Connecticut’s Foreclosure Mediation Program provides court oversight to the mortgage modification process and can help borrowers obtain a mortgage modification that otherwise may have been beyond their reach.
The borrower must satisfy five criteria to be eligible for the program. First, the property must be the borrower’s primary residence. Second, the borrower must occupy the property. Third, the property must be a one to four family residence in Connecticut. Fourth, the person applying to the program must be the borrower. Fifth, the borrower must be the defendant in a mortgage foreclosure action.
If all five criteria are satisfied, the borrower completes and files with the court a Foreclosure Mediation Certificate together with an Appearance. Note that the “appearance” is a form; it does not require a physical appearance in court. A blank Foreclosure Mediation Certificate and Appearance form should be included with the summons and complaint. The borrower must file these forms with the court within 15 days of the return date listed on the summons but the borrower can move for permission to request mediation more than 15 days after the return date.
Shortly after the borrower files the Certificate and Appearance, the court will send the borrower a notice of the first mediation session. The mediations take place at the courthouse but not in a courtroom. They are informal. The only people present are the borrower (and if applicable the borrower’s lawyer), the bank’s lawyer and the mediator, who is a state employee but not a judge.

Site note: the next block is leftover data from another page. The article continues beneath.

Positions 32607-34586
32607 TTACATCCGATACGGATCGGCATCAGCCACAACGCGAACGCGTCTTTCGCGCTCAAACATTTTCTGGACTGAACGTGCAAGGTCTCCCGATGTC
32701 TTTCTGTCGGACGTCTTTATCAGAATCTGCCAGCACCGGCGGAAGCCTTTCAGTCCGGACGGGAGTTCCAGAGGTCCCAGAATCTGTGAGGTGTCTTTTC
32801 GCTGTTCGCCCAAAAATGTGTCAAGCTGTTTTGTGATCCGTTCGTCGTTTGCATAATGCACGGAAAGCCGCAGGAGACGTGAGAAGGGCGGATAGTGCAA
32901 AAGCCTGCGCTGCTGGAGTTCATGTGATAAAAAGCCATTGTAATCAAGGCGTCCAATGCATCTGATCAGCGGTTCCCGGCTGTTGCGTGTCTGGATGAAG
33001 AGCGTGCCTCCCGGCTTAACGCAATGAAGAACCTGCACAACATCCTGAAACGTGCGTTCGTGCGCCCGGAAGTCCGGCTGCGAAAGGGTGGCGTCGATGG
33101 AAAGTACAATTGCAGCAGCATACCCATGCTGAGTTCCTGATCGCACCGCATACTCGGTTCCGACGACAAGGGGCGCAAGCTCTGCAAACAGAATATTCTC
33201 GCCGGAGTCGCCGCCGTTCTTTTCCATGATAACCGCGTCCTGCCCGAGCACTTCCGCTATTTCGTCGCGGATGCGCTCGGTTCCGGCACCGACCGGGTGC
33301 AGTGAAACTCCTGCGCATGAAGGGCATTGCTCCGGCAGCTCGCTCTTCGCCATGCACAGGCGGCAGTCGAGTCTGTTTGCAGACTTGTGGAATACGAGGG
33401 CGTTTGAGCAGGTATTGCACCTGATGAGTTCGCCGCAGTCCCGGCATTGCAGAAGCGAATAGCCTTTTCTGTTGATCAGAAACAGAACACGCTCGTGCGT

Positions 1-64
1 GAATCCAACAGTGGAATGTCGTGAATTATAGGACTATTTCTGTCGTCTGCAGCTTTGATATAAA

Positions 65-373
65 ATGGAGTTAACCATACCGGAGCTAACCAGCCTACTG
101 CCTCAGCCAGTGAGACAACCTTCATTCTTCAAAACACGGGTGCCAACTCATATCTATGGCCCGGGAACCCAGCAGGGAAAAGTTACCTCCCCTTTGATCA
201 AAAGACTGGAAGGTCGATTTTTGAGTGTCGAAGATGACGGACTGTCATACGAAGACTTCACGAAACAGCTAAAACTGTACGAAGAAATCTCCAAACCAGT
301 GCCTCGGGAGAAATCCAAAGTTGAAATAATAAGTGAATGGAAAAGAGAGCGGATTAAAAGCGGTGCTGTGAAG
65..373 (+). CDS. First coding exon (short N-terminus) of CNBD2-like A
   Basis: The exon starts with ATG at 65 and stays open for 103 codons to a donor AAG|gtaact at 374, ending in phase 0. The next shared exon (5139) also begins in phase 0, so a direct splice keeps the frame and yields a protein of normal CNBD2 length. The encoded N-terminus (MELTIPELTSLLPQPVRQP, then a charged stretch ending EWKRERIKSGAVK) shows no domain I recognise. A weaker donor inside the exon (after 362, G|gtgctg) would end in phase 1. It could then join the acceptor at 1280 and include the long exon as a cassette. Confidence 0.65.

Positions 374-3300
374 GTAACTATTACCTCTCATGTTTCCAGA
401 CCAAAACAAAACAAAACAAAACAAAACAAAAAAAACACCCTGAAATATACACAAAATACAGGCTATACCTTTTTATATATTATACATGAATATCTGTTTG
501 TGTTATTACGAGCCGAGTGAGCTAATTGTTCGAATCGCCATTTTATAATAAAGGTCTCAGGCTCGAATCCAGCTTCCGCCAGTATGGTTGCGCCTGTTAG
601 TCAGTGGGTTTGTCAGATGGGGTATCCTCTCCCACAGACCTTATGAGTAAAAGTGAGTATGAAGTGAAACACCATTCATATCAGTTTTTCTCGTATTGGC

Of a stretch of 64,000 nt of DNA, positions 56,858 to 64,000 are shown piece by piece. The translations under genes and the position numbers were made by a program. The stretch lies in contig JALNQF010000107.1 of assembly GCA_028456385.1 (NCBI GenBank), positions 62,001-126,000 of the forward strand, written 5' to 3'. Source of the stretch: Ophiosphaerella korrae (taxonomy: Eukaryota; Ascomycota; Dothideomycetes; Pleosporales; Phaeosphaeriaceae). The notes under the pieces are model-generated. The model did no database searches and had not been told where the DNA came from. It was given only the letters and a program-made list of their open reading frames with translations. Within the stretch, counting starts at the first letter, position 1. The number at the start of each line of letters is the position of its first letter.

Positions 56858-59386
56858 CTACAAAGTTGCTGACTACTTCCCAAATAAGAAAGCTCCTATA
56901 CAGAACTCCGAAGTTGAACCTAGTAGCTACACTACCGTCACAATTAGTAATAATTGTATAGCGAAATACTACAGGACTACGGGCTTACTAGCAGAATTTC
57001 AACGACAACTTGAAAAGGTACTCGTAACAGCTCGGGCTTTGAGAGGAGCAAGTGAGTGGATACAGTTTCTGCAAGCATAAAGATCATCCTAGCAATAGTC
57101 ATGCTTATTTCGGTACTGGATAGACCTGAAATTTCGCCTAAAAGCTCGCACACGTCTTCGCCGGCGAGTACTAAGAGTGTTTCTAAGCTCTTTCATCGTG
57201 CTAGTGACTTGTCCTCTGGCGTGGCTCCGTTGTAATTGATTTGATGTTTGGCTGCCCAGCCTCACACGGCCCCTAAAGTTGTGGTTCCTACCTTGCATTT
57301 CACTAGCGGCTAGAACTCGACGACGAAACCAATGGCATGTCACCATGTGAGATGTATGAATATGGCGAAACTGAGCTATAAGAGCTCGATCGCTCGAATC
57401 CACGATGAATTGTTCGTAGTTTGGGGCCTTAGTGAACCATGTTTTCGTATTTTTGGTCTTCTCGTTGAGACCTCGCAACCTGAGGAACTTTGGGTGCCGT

The program normally takes place over several mediation sessions. At the first session, the bank’s lawyer provides some information about the loan to the mediator, including the outstanding principal balance, whether there are escrows for taxes and insurance and the current payment. The mediator will discuss with the borrower the reasons why the borrower fell behind, the borrower’s employment or income situation and whether the borrower would like to stay in the home. If that is the case, the bank’s lawyer provides the borrower with some forms to complete and a list of documents to provide. The forms ask for information about the borrower’s income, expenses and assets. The documents requested usually include paystubs, bank statements and tax returns.
The court will send the borrower a notice of the next mediation session, which is usually 30-60 days after the first session. Subsequent sessions revolve around making sure the lender has all the documents and information it requested. Certain documents, like paystubs and bank statements, have to be updated as the mediation progresses.
A successful mediation results in a mortgage modification. The mediation process can be as exasperating as applying for a modification outside of the Foreclosure Mediation Program but in my experience the mediator’s oversight helps keep the lender on track.